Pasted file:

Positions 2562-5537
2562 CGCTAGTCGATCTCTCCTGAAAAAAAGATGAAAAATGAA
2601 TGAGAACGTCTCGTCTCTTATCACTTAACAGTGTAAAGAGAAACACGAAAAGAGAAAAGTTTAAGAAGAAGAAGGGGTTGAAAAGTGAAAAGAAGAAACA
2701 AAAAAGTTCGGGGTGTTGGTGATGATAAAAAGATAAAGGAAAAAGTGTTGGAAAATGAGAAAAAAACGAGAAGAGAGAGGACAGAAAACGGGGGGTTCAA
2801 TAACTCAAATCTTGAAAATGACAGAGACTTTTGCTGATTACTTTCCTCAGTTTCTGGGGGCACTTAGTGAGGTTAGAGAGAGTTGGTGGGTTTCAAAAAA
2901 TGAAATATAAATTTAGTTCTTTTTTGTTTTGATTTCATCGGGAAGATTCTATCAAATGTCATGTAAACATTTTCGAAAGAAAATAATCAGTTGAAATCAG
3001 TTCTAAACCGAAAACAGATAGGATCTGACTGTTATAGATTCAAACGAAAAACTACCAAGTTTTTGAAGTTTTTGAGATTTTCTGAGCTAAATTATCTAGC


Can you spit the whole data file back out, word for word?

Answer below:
Positions 2562-5537
2562 CGCTAGTCGATCTCTCCTGAAAAAAAGATGAAAAATGAA
2601 TGAGAACGTCTCGTCTCTTATCACTTAACAGTGTAAAGAGAAACACGAAAAGAGAAAAGTTTAAGAAGAAGAAGGGGTTGAAAAGTGAAAAGAAGAAACA
2701 AAAAAGTTCGGGGTGTTGGTGATGATAAAAAGATAAAGGAAAAAGTGTTGGAAAATGAGAAAAAAACGAGAAGAGAGAGGACAGAAAACGGGGGGTTCAA
2801 TAACTCAAATCTTGAAAATGACAGAGACTTTTGCTGATTACTTTCCTCAGTTTCTGGGGGCACTTAGTGAGGTTAGAGAGAGTTGGTGGGTTTCAAAAAA
2901 TGAAATATAAATTTAGTTCTTTTTTGTTTTGATTTCATCGGGAAGATTCTATCAAATGTCATGTAAACATTTTCGAAAGAAAATAATCAGTTGAAATCAG
3001 TTCTAAACCGAAAACAGATAGGATCTGACTGTTATAGATTCAAACGAAAAACTACCAAGTTTTTGAAGTTTTTGAGATTTTCTGAGCTAAATTATCTAGC